Since 1995, astronomers have detected thousands of worlds orbiting nearby stars, sparking a race to find the one that most resembles Earth. The discovery of habitable exoplanets and even extraterrestrial life is often referred to as the Holy Grail of science. So with the gold rush of exoplanet discoveries these days, it’s pretty tempting in news articles to lose readers in a fantastical narrative.
This month I’m launching a project on Beacon — a new independent platform for journalism — that will go behind the sensational headlines covering the search for Earth 2.0.
But I can’t do it without your help. In order to commit to writing about this on a regular basis, I need to raise $4,000 from subscribers who are willing to support my work over this month. Don’t worry, subscriptions are available for only $5 per month. This will supply the funding necessary to write for six months.
By Kepler’s definition, to be Earth-like a planet must be both Earth-size (less than 1.25 times Earth’s radius and less than twice Earth’s mass) and must circle its host star within the habitable zone: the band where liquid water can exist.
This simple, and yet variant, definition is a crucial starting point. But one glance at our Solar System (namely Venus and Mars) demonstrates that just because a planet is Earth-like doesn’t mean it’s an Earth twin.
So even if we do find Earth-like planets, we still don’t have the ability to know if they’re water worlds with luscious green planets and civilizations peering back at us.
But should we scale our definition of Earth-like planets up or down? Examples in the Solar System suggest that we should scale it down. Maybe planets located nearer to the center of the habitable zone are more congenial to life.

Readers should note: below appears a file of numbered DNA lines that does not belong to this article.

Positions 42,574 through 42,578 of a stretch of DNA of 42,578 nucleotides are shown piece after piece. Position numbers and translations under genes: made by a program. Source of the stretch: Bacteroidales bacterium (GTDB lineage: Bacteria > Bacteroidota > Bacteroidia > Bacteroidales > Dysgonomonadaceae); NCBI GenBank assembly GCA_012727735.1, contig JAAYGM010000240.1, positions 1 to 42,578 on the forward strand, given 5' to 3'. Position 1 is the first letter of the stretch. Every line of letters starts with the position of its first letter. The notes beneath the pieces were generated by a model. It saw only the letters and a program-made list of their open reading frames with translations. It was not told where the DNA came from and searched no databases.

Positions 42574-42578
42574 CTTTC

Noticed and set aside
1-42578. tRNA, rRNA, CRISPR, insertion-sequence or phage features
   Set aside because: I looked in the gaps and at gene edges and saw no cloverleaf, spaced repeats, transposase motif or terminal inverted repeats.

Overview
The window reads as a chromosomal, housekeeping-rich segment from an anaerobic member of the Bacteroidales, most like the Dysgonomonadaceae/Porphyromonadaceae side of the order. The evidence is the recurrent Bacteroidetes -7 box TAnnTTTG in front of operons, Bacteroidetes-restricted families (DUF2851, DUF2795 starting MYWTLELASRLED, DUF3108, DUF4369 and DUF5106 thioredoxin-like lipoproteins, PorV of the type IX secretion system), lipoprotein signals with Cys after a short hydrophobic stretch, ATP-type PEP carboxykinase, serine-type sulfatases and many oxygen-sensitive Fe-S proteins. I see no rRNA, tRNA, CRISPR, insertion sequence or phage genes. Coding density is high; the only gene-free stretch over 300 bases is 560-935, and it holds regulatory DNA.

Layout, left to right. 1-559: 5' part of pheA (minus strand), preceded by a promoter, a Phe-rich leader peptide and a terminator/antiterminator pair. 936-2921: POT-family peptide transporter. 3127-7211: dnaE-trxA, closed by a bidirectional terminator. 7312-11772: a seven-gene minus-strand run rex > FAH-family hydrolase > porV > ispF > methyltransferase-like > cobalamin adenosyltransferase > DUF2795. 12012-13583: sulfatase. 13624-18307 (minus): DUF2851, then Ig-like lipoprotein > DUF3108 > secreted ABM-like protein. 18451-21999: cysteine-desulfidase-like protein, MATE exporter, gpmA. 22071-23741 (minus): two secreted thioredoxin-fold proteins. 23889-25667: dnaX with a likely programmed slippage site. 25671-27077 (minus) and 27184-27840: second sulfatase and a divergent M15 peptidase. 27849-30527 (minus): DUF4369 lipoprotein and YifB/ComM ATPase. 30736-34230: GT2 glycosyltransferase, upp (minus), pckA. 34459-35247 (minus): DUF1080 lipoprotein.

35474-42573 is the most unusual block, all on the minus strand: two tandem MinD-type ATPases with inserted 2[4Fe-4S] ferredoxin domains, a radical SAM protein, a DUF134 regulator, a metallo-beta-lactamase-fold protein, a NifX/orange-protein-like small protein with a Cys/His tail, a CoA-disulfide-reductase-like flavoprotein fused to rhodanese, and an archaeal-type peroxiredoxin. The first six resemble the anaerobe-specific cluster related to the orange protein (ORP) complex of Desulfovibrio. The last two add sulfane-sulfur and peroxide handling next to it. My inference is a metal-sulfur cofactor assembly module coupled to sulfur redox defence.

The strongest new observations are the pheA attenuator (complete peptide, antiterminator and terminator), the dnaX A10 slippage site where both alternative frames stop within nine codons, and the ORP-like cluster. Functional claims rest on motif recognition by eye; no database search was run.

But can we base our definition on a single example — even if it’s the only example we know — alone? Theoretical astronomers suggest the picture is much more complicated. Life might arise on larger worlds, ones up to three times as massive as Earth, because they’re more likely to have an atmosphere due to more volcanic activity. Or life might arise on older worlds, where there’s simply more time for life to evolve.
It’s a crucial debate in astronomy research today, and it’s one that the media needs to handle with care. I am proud to be a part of Universe Today’s team, bringing readers up-to-date with the on goings in our local Universe. And Beacon will allow me to spend even more time, focusing on such a critical topic.
For each article, I will gather news, opinions and commentary from astronomers in the field. Not only do I have training as an astronomer, but my graduate school research focused on detecting exoplanet atmospheres from ground-based telescopes. With this deep-rooted understanding of the field at hand, I am able to parse complex information by directly reading peer-reviewed journal articles and interviewing astronomers I’ve met through my previous research.
But I really do need your help. Subscriptions are available for only $5 per month, and there are special rewards — such as gorgeous astronomy photos printed on canvas and gift subscriptions for friends — for people who subscribe at higher levels. You can directly subscribe here.
But here’s the best part: when you subscribe to my work, you’ll get access not only to all the stories I write, but the work of over 100 additional writers, based all over the world. This month Beacon is launching a series of astronomy projects, including one by Universe Today writer Elizabeth Howell.